Carpal tunnel syndrome is a condition in which the median nerve is compressed as it passes through an opening from the wrist to the hand called the carpal tunnel. The carpal tunnel is formed by the carpal bones on the bottom of the wrist and the transverse carpal ligament across the top of the wrist. Since the median nerve provides sensory and motor functions to the thumb and three middle fingers, many symptoms may result.
According to the National Institute of Neurological Disorders and Stroke, carpal tunnel release is one of the most common surgical procedures performed in the US. Women develop carpal tunnel syndrome three times more frequently than men. It usually occurs only in adults.
Most cases of carpal tunnel syndrome have no specific cause, although any or all of the following may serve as a contributing factor:
The following are the most common symptoms for carpal tunnel syndrome. However, each individual may experience symptoms differently. Symptoms may include:
The symptoms of carpal tunnel syndrome may resemble other medical conditions or problems. Always consult your doctor for a diagnosis.
In addition to a complete medical history and physical examination, three medical associations agree that electrodiagnostic tests are the most accurate tool for diagnosing carpal tunnel syndrome. The American Academy of Neurology, the American Association of Electrodiagnostic Medicine, and the American Academy of Physical Medicine endorse a guideline that states that electrodiagnostic tests provide accurate diagnosis. Electrodiagnostic tests involve the stimulation of muscles and nerves in the hand.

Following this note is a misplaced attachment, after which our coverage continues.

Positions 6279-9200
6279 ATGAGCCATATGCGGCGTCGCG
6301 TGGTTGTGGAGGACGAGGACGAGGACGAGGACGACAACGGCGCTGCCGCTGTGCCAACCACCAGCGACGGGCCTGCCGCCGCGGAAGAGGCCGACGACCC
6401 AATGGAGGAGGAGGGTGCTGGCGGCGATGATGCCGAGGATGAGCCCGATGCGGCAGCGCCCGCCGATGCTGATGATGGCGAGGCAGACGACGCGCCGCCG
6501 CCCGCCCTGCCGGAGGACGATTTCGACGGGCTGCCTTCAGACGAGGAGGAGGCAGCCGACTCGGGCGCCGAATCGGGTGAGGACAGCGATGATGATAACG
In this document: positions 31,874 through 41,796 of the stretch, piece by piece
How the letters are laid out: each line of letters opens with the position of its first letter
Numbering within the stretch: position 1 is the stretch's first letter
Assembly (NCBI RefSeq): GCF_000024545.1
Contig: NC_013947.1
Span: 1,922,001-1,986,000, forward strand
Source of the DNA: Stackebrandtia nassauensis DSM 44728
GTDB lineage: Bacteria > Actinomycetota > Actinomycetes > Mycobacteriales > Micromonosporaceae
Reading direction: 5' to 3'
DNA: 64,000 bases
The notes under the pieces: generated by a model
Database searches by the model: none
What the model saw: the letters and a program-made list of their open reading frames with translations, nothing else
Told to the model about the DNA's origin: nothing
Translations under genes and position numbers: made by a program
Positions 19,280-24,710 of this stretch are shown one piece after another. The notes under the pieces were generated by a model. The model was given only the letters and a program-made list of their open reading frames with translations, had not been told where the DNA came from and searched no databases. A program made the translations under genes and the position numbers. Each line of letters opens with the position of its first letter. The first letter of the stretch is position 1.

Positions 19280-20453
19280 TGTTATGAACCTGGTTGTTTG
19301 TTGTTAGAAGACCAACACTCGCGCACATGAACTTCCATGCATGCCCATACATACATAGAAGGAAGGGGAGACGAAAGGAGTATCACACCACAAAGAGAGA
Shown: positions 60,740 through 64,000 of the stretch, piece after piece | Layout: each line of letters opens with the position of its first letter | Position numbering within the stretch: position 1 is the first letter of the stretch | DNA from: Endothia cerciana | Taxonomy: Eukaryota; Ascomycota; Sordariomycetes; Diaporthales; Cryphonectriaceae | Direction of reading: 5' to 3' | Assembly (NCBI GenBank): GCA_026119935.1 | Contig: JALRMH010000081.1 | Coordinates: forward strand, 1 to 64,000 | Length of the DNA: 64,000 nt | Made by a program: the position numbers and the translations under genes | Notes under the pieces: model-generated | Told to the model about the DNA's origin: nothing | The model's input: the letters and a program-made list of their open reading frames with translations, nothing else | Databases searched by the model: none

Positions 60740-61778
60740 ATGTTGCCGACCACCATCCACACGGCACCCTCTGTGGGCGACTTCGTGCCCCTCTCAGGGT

Specific treatment for carpal tunnel syndrome will be determined by your doctor based on:
Treatment may include:
In general, the surgery for carpal tunnel syndrome is performed in an outpatient location under local or general anesthesia. The surgeon will make an incision in the wrist area. The tissue that is pressing on the nerves will then be cut, in order to decrease the pressure.
After the surgery, the wrist may be immobilized in a large dressing and wrist brace to help stabilize the area. The splint is usually worn continuously for the first two weeks after the surgery, but then is used intermittently for the next month or so. There is a moderate degree of pain in the hand after the surgery, which is usually controlled with pain medications taken orally. The surgeon may also have you keep the affected hand elevated while sleeping at night.
The length of recovery varies for each individual. If the nerve has been compressed for a long period of time, recovery may take longer. Movement of the fingers and wrists are encouraged a few days following surgery to help prevent stiffness.
Your doctor will discuss postoperative activities and restrictions with you.
Click here to view the
Online Resources of Arthritis & Other Rheumatic Diseases